Posted by Joseph Dolan, M.D.
August 16, 2016
Many workers underestimate the importance of eye health, especially when working 9 to 5, five days a week. Who has time to go see an optician? Each day, about 2,000 U.S. workers have a job-related eye injury that requires medical treatment. About one-third of the injuries are treated in hospital emergency departments, and more than 100 of these injuries result in one or more days of lost work according to the Centers for Disease Control. Fortunately, most of these injuries can be avoided with a high-quality pair of safety glasses with impact-resistant lenses.
The Occupational Safety and Health Administration requires employers to provide eye and face protection for employees whenever they are exposed to potential eye injuries during their work if work practice or engineering controls do not eliminate the risk of injury.
Safety glasses are not regular glasses, and regular glasses are not a replacement for safety glasses. One major difference in these two products is material. Some safety glasses are made with the same material that is used for jet windshields. The chances of them shattering on impact are slim to none, because they are built and tested to withstand high-impact projectiles that regular glass would not. Normal glasses, while sturdy and built for everyday wear, are made of a plastic called acetate that is not heavy duty enough to protect your eyes in work situations.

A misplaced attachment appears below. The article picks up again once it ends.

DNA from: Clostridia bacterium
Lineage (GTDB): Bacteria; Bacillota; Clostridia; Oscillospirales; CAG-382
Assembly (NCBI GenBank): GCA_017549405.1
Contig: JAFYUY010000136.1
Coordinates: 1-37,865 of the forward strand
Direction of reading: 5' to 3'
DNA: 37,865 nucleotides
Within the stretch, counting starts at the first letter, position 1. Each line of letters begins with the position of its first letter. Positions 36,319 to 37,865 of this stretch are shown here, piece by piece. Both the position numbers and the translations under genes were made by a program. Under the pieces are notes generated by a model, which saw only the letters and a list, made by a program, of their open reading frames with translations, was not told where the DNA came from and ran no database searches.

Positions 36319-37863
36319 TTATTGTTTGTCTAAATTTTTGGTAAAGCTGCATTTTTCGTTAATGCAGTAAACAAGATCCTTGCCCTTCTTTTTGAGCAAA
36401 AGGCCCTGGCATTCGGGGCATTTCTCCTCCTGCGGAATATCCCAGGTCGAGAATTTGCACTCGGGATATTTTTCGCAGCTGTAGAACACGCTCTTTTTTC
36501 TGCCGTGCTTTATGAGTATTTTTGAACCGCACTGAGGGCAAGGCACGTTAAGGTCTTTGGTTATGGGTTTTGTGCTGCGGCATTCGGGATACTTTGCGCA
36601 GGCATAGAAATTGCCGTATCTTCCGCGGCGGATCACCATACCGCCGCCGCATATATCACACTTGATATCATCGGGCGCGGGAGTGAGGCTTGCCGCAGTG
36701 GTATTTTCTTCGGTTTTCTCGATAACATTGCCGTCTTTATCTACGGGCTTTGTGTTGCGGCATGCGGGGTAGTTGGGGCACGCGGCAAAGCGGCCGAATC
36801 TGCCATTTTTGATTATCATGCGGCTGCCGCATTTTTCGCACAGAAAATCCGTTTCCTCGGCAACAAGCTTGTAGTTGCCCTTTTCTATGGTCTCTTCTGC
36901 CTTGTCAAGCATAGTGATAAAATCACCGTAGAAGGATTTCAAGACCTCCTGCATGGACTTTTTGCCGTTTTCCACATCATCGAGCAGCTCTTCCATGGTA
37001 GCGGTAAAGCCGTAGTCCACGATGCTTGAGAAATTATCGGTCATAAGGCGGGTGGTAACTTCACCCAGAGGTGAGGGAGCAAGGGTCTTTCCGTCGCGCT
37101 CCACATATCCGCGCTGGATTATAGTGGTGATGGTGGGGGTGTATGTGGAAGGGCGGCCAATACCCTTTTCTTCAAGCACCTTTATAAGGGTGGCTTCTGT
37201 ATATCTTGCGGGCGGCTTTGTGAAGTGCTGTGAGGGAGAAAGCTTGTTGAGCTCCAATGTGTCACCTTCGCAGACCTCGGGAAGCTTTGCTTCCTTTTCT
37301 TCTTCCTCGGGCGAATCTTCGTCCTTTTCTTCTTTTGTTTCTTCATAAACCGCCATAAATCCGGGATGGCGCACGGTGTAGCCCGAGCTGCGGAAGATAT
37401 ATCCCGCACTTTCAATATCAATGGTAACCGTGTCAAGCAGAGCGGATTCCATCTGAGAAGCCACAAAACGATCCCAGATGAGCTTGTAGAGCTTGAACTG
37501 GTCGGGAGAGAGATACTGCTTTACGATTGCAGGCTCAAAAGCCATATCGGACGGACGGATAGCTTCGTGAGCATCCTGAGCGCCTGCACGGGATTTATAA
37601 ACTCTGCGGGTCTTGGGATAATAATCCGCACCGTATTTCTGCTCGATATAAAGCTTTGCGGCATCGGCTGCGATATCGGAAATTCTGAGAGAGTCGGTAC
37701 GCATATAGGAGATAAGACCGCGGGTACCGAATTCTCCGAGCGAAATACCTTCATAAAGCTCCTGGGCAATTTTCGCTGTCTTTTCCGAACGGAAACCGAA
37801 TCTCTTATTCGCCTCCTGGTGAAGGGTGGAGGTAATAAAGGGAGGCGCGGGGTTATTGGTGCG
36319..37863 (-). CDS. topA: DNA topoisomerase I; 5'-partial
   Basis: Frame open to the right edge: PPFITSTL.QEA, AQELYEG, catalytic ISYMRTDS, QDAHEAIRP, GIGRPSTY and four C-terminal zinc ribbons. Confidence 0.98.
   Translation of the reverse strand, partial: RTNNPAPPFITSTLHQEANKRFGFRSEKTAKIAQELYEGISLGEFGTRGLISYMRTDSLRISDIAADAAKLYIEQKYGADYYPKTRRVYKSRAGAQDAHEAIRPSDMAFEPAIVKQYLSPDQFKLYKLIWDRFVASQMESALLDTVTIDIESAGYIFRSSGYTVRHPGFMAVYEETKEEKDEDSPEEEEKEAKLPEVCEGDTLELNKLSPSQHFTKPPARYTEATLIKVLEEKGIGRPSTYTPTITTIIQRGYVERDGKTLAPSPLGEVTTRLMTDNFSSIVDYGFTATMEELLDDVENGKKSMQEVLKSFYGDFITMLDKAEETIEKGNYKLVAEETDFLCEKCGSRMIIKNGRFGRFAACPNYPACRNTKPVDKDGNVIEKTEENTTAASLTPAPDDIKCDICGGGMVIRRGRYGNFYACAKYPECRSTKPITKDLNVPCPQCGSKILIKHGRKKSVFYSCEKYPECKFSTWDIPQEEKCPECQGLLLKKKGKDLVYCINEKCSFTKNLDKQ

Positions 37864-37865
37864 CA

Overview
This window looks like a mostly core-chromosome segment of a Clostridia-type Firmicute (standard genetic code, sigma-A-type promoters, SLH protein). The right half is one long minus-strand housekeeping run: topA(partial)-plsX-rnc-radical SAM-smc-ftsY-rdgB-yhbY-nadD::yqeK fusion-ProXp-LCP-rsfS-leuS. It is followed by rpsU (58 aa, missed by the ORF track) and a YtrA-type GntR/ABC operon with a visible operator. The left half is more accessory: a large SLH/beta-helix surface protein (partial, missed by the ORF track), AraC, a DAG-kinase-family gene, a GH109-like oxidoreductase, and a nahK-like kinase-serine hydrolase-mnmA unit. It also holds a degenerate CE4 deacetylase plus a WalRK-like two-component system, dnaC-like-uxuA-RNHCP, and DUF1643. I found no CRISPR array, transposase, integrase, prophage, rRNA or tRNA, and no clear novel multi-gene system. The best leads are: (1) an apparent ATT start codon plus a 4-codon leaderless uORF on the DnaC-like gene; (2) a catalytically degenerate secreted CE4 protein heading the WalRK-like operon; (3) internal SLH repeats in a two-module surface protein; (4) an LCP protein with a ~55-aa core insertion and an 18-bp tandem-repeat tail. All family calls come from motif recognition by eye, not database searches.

The second main difference is that regular prescription glasses do not give the 360-degree coverage that safety glasses do. Regular glasses are meant for comfort, not protection.
Finally, the safety-goggles-worn-over-glasses look is not safe either. Regular glasses under safety glasses do not allow safety glasses to sit where they are supposed to or, in some cases, to seal appropriately to your face. If you need prescription lenses and you wear safety glasses on a regular basis, the safest option is to buy prescription safety glasses.
Prescription safety glasses only can truly be considered protective eyewear if they meet certain requirements established by OSHA and the American National Standards Institute. OSHA enforces occupational health and safety standards, while ANSI establishes manufacturing standards. Mayo Clinic Health System offers a variety of frames that have the appearance of regular dress eyewear but include side shields for units that may need to guard against debris or fluids and meet national requirements.
Mayo Clinic Health System has certified opticians that ensure the glasses will fit properly for each type of work, i.e., electricians, welders, construction, medical, as well as computer work. People that work in front of a computer for hours every day can benefit from glasses that filter blue light, which is hazardous to the health of the eye. Safety glasses are customized for an exact prescription that would give the wearer the best vision possible while maintaining safety for their eyes.
Joseph Dolan, M.D., is an ophthalmologist at Mayo Clinic Health System in Eau Claire.